Passing by Wilshire Boulevard, in a moment of time,
I saw a man with the worn, almost black, stitched
name of Donavon embroidered on his garb. Asking
for change. I wonder where he resides inside this body.
Crouched as a temple on the curb, while smooth sky-
scrapers stretch their necks, raise a nose to the sky, too high
to notice the ripping of his jeans. Gargoyle monuments,
building pets, staring at his plea, nothing to give him,
but grey and blank countenance. He thanks the walking
for their hurried pry into their pockets. Donavon listens,
sound has a home found in his Dixie. He finds rhythm
in the dropping of quarters. A silver lashing of wild.
Chaffing melody against itself, no rule--a miracle. I
imagine it is the kind of tempo that Donovan has followed
his entire life. A jingle that has entranced him to an
uncontrollable blind. Searching for song, running
from his own mortality, too afraid to face regret.
I wonder if Donovan listens to sound just to drown
his voice. Music has its way with memory.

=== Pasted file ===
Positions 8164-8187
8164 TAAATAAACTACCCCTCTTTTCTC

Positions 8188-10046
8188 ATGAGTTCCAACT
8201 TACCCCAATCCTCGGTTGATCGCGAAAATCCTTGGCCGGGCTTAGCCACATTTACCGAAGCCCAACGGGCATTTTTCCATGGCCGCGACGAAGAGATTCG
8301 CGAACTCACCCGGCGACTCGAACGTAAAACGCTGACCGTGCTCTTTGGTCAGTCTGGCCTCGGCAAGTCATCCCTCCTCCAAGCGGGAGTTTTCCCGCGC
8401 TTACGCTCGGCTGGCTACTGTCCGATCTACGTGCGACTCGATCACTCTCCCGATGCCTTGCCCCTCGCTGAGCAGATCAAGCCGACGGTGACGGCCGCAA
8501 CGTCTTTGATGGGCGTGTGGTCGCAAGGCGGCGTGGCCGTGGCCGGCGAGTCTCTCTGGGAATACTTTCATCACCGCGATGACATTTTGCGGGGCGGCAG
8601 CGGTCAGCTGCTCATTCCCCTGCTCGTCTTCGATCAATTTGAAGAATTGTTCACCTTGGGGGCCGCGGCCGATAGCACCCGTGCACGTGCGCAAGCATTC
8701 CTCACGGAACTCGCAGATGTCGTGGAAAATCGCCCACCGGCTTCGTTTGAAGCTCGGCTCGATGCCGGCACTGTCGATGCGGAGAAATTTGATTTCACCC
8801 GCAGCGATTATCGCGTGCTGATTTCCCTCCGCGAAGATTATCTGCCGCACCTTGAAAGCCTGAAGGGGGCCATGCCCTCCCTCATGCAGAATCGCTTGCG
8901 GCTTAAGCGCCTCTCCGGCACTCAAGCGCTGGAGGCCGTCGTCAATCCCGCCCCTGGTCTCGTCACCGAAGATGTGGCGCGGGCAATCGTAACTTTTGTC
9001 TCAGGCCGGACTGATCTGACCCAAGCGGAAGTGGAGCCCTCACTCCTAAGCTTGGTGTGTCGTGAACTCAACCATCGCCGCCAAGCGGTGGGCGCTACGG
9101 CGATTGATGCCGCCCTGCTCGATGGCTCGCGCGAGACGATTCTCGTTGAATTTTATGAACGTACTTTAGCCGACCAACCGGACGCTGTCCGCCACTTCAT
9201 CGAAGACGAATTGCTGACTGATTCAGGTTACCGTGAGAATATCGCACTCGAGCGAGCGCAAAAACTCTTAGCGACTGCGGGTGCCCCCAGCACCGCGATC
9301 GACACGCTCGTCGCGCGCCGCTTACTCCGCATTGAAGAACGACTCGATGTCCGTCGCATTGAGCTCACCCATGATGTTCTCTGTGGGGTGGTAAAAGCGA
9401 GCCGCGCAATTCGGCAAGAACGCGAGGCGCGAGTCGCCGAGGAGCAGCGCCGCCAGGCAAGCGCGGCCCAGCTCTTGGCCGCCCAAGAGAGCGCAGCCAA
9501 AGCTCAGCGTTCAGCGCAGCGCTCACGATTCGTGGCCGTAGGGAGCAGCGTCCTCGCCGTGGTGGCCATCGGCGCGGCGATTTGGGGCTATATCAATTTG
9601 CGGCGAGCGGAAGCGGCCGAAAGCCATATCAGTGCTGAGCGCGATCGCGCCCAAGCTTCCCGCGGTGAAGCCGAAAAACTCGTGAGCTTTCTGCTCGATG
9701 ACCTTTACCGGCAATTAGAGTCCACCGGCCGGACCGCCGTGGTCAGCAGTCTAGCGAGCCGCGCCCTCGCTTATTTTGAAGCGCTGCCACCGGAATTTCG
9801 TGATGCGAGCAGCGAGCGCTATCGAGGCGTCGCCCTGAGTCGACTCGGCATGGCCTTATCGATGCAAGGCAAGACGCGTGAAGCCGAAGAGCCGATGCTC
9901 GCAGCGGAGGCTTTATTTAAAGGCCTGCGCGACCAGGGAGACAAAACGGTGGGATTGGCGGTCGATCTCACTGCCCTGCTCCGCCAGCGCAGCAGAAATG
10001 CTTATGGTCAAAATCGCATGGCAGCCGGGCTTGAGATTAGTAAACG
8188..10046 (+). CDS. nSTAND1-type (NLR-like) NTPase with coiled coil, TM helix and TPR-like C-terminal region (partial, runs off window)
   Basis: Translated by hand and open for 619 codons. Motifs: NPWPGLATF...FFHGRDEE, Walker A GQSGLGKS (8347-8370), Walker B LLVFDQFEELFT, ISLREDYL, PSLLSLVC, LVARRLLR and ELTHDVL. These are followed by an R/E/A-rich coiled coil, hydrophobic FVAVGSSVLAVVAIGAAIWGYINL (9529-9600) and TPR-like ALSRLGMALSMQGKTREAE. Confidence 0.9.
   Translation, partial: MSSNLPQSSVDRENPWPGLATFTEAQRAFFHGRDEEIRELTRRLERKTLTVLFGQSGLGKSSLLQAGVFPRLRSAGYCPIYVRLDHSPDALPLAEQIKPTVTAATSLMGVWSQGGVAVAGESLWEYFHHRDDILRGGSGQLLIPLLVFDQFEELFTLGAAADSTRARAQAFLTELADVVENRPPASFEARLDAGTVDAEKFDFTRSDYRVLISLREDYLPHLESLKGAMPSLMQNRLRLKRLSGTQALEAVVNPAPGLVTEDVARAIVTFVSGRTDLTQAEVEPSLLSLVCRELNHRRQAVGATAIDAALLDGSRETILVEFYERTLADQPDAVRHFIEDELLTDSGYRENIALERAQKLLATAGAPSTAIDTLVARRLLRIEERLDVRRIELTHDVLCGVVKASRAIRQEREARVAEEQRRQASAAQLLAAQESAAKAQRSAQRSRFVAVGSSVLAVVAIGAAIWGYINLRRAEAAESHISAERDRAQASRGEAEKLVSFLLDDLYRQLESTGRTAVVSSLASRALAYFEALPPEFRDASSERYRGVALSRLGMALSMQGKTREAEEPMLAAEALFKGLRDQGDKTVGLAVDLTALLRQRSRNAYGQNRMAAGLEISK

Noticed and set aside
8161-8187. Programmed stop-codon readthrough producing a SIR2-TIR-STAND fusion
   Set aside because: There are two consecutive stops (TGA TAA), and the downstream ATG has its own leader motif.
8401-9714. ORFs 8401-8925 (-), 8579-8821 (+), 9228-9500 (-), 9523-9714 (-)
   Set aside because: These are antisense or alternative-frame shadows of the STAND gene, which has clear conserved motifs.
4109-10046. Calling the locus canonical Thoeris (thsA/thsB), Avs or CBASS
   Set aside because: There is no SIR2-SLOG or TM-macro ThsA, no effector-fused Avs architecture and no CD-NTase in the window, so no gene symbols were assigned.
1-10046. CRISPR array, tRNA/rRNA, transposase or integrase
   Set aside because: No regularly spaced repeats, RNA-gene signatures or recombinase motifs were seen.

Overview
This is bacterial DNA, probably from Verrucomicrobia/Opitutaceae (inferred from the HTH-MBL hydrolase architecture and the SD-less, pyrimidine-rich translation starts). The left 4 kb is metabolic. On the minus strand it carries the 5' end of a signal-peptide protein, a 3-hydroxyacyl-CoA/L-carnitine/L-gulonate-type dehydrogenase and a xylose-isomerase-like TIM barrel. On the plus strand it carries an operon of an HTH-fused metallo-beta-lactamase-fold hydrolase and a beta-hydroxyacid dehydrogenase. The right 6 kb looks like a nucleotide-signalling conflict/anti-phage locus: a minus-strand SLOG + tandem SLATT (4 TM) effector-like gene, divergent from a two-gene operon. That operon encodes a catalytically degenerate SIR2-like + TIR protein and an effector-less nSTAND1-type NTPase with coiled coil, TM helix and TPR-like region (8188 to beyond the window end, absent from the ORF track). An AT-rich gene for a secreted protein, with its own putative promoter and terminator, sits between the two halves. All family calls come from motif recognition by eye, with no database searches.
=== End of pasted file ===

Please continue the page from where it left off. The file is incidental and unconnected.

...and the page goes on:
I imagine my father as the opposite of sound.
Soothing his prudent hands across the electronic
piano. Note is meter, he tells me. Practicing
on his keyboard he always seems so technical.
A home, careful payment, control. Mathematically
calculating each note, no risk, never letting music
take him away. It helps him confide in uncertainty
because the unknown is a frightening walk. A path
least manifest, but dreamt often. I wonder if he coils
the vibrant rings of chime beneath his ironed suit,
pushing his untamed desires deep inside himself
with authority until it sleeps again. I wonder
if Donovan and my father depend on sound.
Because music answers the questions
we are scared to ask ourselves.

Arthur's picture

Last updated May 31, 2019